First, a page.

Grammar-ease: Using ‘Many’ and ‘Much’

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The rules for using ‘many’ or ‘much’ in writing are similar to using ‘less’ versus ‘fewer’ in that usage depends on whether the associated noun can be counted or not.

ManyVsMuchWe use ‘many’ (meaning a large and indefinite number) when the associated noun is countable, such as:

  • ___ rocks
  • ___ gerbils
  • ___ piles
  • ___ people
  • ___ calories
  • ___ books
  • ___ (cups of) coffee, juice, milk, and so on
  • ___ trees
  • ___ apples
  • ___ bushels
  • ___ miles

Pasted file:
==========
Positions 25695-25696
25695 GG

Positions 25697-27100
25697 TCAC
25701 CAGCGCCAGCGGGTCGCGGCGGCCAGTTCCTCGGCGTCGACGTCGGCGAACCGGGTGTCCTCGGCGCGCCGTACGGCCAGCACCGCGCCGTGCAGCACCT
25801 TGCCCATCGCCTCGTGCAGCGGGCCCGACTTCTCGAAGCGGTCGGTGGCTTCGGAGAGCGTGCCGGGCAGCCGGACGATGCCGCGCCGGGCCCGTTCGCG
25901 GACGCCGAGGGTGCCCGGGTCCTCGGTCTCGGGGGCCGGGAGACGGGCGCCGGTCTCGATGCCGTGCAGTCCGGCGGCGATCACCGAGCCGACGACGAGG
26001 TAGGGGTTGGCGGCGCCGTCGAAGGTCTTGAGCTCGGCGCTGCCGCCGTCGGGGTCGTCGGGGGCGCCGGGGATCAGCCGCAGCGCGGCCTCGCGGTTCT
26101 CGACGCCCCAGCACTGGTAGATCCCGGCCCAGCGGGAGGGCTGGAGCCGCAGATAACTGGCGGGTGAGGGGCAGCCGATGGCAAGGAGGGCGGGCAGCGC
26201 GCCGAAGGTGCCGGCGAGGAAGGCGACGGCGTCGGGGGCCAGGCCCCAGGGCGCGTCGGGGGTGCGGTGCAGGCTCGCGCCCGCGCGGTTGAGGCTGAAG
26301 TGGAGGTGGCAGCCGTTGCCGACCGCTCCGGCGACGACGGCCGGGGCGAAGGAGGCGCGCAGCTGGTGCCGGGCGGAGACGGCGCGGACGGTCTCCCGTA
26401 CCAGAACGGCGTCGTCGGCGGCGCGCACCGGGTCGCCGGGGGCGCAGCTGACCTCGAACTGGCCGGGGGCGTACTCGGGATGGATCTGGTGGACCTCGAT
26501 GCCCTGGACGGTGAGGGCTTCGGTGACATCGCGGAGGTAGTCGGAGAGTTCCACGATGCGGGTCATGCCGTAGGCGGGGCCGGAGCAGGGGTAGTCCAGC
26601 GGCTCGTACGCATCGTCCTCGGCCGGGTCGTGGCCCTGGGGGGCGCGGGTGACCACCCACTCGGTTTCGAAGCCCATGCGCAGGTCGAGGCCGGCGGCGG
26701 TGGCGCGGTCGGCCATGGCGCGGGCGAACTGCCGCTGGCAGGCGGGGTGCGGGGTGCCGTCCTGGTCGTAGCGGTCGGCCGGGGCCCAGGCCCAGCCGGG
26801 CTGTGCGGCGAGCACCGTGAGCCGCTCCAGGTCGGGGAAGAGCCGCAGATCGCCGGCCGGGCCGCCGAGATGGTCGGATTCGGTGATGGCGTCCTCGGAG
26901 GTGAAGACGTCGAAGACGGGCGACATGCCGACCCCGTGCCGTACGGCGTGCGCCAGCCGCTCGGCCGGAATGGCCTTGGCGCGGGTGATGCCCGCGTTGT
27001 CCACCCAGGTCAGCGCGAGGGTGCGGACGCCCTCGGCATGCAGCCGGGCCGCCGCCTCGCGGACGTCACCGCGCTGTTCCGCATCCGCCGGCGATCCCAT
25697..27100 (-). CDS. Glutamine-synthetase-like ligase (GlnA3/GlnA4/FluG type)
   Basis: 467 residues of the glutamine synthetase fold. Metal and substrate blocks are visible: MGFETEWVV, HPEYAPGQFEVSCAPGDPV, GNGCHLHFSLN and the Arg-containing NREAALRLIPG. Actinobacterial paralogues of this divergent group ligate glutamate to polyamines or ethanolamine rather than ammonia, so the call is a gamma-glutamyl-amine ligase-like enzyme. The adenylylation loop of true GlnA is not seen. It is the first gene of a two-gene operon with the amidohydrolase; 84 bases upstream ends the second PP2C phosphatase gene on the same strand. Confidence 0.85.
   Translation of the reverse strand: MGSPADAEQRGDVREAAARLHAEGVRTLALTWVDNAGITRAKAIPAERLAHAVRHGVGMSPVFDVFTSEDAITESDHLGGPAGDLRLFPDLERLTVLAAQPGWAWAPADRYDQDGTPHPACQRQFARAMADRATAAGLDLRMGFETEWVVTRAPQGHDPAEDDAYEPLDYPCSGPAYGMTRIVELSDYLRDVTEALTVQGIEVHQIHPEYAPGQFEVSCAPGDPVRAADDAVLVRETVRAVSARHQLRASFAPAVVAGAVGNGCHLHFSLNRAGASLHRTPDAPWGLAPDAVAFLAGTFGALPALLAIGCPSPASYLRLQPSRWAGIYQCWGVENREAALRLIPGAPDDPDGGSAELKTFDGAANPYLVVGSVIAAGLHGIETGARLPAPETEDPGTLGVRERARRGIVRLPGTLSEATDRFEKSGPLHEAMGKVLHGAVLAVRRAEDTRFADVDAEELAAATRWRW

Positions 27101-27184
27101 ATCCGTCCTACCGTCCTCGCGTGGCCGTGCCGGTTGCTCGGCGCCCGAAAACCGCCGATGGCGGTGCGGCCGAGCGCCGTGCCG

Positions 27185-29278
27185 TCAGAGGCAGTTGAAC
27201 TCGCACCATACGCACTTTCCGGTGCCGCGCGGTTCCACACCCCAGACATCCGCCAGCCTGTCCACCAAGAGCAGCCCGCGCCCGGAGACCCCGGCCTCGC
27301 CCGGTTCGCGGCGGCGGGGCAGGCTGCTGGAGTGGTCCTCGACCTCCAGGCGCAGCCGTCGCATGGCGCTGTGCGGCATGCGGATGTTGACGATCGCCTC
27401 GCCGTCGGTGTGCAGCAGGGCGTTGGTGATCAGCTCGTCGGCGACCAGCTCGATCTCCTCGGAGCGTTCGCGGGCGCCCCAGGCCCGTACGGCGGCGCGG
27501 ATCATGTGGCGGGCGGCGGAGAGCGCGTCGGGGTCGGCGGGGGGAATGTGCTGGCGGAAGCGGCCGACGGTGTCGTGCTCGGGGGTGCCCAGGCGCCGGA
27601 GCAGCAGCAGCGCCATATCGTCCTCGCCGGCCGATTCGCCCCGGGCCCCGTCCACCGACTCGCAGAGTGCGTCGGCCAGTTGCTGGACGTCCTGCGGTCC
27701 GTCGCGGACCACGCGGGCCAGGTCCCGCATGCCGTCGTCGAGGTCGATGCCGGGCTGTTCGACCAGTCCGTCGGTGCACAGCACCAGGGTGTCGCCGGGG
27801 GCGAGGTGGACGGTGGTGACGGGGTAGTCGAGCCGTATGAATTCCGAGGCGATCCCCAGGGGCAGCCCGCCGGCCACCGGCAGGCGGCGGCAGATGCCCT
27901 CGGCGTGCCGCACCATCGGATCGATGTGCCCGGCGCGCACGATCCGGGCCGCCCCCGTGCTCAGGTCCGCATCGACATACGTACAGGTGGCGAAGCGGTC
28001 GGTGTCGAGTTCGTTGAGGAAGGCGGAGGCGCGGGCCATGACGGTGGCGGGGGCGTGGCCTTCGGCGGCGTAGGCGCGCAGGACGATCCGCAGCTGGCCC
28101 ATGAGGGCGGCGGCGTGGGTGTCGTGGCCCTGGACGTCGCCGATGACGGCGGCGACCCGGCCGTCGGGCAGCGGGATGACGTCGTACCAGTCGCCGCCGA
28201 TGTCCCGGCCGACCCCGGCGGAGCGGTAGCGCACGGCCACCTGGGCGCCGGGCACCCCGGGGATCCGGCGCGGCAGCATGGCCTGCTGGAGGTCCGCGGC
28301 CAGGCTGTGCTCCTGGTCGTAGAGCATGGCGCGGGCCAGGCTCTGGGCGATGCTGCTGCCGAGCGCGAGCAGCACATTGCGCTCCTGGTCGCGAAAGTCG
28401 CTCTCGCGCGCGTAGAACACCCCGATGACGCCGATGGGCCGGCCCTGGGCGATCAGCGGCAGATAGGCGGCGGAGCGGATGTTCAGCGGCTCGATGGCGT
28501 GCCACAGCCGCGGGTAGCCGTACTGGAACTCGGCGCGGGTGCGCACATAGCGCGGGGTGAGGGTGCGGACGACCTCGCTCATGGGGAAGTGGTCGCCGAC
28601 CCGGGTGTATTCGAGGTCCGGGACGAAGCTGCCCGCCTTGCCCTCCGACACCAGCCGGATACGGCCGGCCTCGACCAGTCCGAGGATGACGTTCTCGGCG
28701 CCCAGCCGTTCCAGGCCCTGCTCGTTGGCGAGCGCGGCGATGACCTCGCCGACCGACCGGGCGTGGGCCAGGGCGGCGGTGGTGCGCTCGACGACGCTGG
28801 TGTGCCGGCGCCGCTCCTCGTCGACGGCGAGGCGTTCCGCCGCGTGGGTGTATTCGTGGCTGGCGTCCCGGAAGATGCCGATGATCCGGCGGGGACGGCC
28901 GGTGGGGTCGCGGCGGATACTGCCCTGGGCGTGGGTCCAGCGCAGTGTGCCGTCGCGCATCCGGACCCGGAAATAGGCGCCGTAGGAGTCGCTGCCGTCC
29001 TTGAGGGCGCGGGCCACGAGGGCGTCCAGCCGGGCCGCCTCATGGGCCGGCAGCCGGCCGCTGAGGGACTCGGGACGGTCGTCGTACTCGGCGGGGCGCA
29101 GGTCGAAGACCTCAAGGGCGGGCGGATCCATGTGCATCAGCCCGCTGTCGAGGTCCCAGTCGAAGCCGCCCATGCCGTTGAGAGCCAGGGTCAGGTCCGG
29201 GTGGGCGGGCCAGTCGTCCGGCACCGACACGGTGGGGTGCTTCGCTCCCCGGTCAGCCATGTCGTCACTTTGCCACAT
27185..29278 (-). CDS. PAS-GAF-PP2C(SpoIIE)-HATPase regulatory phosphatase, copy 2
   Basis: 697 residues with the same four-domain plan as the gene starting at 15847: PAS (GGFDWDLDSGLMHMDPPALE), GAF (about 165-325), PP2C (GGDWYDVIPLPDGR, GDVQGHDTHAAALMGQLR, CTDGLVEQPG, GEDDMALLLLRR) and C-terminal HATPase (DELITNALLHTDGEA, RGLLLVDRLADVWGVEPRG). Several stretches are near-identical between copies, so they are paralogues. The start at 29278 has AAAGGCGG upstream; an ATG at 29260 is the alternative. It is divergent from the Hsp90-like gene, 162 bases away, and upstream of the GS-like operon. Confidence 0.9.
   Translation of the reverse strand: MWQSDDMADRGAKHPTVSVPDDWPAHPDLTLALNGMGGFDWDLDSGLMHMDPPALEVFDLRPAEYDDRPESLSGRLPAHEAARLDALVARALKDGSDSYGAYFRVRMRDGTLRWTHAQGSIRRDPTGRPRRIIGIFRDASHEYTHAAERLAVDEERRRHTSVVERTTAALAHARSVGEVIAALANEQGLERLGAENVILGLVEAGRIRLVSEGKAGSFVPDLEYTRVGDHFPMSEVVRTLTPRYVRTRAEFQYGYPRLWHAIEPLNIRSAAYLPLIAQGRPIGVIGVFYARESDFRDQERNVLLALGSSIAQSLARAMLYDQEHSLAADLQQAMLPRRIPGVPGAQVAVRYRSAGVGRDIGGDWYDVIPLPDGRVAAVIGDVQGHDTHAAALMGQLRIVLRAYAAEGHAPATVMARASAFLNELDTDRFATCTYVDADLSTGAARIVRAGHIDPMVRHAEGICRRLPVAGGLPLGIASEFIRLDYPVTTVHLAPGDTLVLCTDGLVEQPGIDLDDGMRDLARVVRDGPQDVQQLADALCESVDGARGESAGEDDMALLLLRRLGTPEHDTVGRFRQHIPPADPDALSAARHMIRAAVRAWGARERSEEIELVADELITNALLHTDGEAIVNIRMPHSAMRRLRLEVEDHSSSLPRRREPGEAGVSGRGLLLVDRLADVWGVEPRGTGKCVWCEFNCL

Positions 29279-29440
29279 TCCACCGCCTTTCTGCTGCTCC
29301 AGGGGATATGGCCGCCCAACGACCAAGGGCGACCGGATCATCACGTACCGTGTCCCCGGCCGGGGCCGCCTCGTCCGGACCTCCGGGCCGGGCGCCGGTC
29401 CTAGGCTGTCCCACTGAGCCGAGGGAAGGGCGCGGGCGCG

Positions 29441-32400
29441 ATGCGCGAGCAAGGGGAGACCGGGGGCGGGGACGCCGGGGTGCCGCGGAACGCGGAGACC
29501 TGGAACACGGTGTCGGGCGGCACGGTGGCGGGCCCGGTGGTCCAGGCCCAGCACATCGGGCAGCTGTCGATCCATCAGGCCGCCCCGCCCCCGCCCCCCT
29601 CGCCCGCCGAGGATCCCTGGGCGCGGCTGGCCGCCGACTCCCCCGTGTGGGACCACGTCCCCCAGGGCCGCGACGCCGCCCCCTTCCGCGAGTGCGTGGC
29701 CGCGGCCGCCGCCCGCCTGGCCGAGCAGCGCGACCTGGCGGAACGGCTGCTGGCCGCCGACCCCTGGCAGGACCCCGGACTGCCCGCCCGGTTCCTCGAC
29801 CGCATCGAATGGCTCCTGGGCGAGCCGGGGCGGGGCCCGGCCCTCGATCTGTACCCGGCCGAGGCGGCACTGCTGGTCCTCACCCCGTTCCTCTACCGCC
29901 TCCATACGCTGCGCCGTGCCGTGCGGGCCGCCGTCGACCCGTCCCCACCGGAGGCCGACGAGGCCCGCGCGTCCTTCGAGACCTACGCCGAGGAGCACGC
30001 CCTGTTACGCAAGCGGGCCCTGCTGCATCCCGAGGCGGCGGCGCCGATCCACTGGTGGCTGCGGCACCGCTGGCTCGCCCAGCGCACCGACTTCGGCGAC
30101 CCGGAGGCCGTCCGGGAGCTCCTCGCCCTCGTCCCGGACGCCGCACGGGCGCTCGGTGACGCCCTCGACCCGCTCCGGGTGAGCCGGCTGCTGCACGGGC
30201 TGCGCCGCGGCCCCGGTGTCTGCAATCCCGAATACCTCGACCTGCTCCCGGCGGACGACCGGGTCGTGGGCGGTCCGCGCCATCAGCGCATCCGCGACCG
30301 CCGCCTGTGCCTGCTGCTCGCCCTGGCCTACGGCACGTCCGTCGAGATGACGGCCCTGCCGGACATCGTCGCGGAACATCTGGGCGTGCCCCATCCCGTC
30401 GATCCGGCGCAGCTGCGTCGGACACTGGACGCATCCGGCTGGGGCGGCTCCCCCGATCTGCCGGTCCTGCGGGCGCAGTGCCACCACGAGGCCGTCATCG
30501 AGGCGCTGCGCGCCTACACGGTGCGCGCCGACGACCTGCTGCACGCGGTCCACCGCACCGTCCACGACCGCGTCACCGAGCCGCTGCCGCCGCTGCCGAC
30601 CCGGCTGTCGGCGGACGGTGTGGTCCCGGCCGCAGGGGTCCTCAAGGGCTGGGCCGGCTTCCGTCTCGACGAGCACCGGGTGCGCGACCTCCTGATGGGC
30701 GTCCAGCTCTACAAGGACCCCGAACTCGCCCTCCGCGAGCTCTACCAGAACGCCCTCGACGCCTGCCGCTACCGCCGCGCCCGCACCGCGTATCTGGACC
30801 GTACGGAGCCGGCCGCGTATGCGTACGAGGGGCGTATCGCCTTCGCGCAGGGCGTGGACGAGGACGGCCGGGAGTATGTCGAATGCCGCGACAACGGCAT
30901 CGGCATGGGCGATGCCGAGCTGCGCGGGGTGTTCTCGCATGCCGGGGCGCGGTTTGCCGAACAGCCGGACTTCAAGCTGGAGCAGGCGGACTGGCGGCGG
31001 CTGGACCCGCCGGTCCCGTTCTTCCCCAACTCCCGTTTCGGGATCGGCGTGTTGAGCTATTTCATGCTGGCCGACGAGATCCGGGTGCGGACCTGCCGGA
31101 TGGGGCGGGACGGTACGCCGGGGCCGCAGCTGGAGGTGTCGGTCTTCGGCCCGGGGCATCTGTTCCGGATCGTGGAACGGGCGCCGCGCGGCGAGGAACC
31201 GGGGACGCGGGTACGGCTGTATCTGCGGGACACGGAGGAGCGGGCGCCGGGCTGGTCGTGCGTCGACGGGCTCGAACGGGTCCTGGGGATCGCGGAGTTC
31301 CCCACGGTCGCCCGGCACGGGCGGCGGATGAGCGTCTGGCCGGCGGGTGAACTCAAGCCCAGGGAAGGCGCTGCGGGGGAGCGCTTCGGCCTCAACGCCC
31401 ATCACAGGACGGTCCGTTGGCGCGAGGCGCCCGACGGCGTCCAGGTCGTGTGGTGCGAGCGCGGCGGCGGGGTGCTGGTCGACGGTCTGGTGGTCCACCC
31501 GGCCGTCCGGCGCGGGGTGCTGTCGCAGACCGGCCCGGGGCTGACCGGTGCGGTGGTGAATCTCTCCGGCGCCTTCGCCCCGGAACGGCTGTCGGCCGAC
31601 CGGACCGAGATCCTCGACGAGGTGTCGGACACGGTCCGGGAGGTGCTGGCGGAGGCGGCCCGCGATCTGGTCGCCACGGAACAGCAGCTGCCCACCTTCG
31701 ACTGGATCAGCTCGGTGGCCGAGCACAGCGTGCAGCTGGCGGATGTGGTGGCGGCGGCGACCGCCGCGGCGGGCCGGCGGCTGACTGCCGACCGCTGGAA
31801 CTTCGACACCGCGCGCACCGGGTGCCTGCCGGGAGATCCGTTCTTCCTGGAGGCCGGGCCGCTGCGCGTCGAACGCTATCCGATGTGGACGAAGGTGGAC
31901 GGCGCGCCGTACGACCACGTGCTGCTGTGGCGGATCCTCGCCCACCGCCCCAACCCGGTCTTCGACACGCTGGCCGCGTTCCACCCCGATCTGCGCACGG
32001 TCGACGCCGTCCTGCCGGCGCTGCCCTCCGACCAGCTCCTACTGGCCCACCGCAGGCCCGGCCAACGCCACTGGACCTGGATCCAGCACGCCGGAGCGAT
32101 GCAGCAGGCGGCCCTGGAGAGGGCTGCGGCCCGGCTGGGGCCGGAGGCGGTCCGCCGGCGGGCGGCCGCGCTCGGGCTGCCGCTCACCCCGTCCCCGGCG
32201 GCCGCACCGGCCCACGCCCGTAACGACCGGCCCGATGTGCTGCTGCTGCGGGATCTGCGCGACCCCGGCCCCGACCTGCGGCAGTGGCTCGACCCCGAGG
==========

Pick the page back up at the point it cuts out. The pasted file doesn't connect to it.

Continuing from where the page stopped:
• ___ individuals
  • ___ groups

We use ‘much’ (meaning a great amount of) when the associated noun is uncountable, such as:

  • ___ snow
  • ___ knowledge
  • ___ coffee, juice, milk, water, and so on
  • ___ pasta
  • ___ land
  • ___ laundry
  • ___ dirt / sand
  • ___ beer / wine
  • ___ food
  • ___ fiber

So, the general rule is: if you can count something, use many; if you can’t count it, use much.

If you have…

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